Dirt Floor Alliance

Dirt Floor Alliance

About Dirt Floor Alliance from Nelson

In 1971 The Nelson Mail wrote, “New Zealand will miss the Hamilton County Bluegrass Band when it tours overseas this year but, at the same time, a group which has until now moved in the band’s shadow could receive the break it needs.”

The band from Christchurch was Stoney Lonesome and the vocalist and flat pickin’ guitarist that helped give the band its distinctive ‘Nitty Gritty Dirt Band’ sound was Jim Doak.

That was a while back now, but after a long break Jim, with long-time friends Steve and Ainsley Apirana and Mark Raffills, is back on the road with a brand of raw, foot-tapping, down home music in the tradition of the troubadour.

“Dirt Floor Music,” says Jim, “is that down home stuff played out on the verandah . It’s a mix of roots music and new songs with that same essence. It’s the Carter Family, Gillian Welch, Mississippi John Hurt, Levon Helm, Woody Guthrie and The Old Crow Medicine Show rolled into one – bluegrass, folk, rock, blues, gospel and traditional story telling.”

Contrary to the Nelson Mail’s encouraging prediction, Stoney Lonesome didn’t go on to become a household name. But they did release one album and play a raft of concerts and festivals as well as appearing on New Zealand television shows, Moving On and Country Touch before Jim took his evolving music into a new folk-rock line-up called Waite.

Waite graced the screens of Happen Inn and Popco as well as carving out a niche for themselves with lovers of Fairport Convention and The Band.

At the same time across town Steve Apirana was doing Jimi Hendrix and the blues proud in his band, Butler, fresh from the success of their 1972 appearance at New Zealand’s first ever three day rock festival at Ngaruawahia.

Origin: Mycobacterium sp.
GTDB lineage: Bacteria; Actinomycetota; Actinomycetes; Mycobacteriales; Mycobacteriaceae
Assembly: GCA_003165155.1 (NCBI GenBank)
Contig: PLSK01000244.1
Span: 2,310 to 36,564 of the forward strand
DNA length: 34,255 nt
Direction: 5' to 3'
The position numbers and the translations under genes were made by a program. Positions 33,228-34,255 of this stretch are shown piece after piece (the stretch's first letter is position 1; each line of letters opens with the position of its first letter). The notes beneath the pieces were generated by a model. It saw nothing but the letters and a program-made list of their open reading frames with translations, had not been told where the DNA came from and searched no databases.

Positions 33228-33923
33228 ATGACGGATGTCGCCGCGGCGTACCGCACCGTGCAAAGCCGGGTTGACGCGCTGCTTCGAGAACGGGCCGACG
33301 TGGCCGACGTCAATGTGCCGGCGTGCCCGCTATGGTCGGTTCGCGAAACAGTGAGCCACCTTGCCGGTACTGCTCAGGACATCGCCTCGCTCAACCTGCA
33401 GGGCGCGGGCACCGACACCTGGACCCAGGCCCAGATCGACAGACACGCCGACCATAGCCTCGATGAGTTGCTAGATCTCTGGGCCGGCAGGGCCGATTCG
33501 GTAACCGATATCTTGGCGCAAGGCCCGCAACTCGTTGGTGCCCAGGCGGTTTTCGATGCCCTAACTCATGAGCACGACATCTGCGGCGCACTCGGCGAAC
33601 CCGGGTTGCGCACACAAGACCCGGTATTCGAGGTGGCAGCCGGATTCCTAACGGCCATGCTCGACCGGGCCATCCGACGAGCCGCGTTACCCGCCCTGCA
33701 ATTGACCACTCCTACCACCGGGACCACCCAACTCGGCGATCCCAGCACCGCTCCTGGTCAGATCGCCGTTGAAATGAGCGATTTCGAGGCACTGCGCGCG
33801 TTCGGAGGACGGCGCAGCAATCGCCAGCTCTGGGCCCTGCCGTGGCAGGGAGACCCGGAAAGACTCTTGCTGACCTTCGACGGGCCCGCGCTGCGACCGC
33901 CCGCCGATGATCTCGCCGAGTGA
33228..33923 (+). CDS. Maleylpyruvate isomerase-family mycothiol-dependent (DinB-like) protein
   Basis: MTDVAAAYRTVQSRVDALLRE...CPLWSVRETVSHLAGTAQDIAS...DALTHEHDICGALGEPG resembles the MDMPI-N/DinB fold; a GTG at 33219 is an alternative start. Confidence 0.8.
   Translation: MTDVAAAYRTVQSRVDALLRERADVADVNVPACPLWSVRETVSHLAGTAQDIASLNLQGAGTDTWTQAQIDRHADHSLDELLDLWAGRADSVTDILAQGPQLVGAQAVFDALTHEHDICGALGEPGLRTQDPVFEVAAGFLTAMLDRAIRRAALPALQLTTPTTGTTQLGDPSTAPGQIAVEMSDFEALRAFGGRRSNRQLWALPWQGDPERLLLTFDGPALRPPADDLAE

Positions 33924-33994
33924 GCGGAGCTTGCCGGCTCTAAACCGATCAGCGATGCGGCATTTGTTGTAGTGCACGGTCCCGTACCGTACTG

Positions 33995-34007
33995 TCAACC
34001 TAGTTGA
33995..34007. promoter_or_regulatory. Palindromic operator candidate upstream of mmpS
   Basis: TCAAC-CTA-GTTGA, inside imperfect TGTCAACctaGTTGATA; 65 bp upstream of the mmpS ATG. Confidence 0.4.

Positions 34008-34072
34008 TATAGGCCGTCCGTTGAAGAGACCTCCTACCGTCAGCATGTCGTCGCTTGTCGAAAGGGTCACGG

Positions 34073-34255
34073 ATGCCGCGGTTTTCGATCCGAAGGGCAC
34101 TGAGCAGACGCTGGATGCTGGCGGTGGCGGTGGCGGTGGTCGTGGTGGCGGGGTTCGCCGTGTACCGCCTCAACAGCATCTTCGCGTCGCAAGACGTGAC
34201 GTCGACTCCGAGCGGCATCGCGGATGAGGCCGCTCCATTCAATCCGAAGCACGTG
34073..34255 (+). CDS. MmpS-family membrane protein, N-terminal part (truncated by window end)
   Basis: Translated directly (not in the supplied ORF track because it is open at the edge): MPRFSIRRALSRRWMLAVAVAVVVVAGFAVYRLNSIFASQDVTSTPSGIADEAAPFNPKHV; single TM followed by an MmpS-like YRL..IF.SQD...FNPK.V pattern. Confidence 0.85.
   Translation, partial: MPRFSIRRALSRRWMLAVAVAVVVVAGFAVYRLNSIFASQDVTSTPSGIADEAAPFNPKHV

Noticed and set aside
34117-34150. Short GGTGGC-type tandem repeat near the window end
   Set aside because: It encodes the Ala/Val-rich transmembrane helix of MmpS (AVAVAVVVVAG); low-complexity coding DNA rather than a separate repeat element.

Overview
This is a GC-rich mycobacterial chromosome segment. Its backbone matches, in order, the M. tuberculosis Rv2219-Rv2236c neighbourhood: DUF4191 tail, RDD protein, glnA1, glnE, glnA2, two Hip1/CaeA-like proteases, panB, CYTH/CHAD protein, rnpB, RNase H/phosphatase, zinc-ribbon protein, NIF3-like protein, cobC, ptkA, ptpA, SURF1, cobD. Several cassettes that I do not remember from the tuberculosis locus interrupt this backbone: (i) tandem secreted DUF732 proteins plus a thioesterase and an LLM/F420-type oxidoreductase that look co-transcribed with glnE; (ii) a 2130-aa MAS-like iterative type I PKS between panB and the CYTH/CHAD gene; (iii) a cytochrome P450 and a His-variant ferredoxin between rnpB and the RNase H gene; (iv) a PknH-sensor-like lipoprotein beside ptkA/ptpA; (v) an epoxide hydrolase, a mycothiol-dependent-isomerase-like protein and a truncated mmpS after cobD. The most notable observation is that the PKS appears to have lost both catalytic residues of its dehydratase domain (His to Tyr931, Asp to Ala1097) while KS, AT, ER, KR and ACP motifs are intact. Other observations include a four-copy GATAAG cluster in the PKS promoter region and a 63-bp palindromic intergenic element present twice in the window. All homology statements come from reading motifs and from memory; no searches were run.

The two met up at some gig or another, so the story goes, became firm friends and eventually ended up playing in a new band called Judah in late ’70s and ’80s. That was around the time they both met Mark Raffills and Steve met Ainsley.

In the years following, Steve and Ainsley married and together they have co-piloted Steve’s professional solo career from their Australian base. Steve performs his warm and raw brand of gospel blues right across Australia, up and down New Zealand with the occasional jaunt through Europe and North America. He has released three solo albums.

Ainsley joins Steve on the road providing both harmony and lead vocals in performance. A singer /songwriter in her own right, she has released one full-length CD , Autumn.

Jim meanwhile stood his guitar in the corner, let it gather more dust than he should have, and focused on other pursuits. Some years back he became a Nelson resident and, affected by the creative juices that pulse through the town, decided it was time to dust off the guitar, flex the vocal chords and get back out on the verandah.

Mark also ended up in Nelson, where, among other things he helped establish a live poetry reading scene in the region. He has since performed at live poetry gigs around the country, house concerts, orientation events and the odd festival or two. He has published three volumes of poetry.

“Raffills draws his subject matter from his life and the people in it which gives the poems a generous humanity and a sincerity and warmth that it is hard not to respond to,” said the Nelson Mail on the release of his first volume of poems. “The live poet is obvious; the words have both a lyrical and rhythmic quality … there is a depth to the poetry but at the same time, its heart is on its sleeve.”

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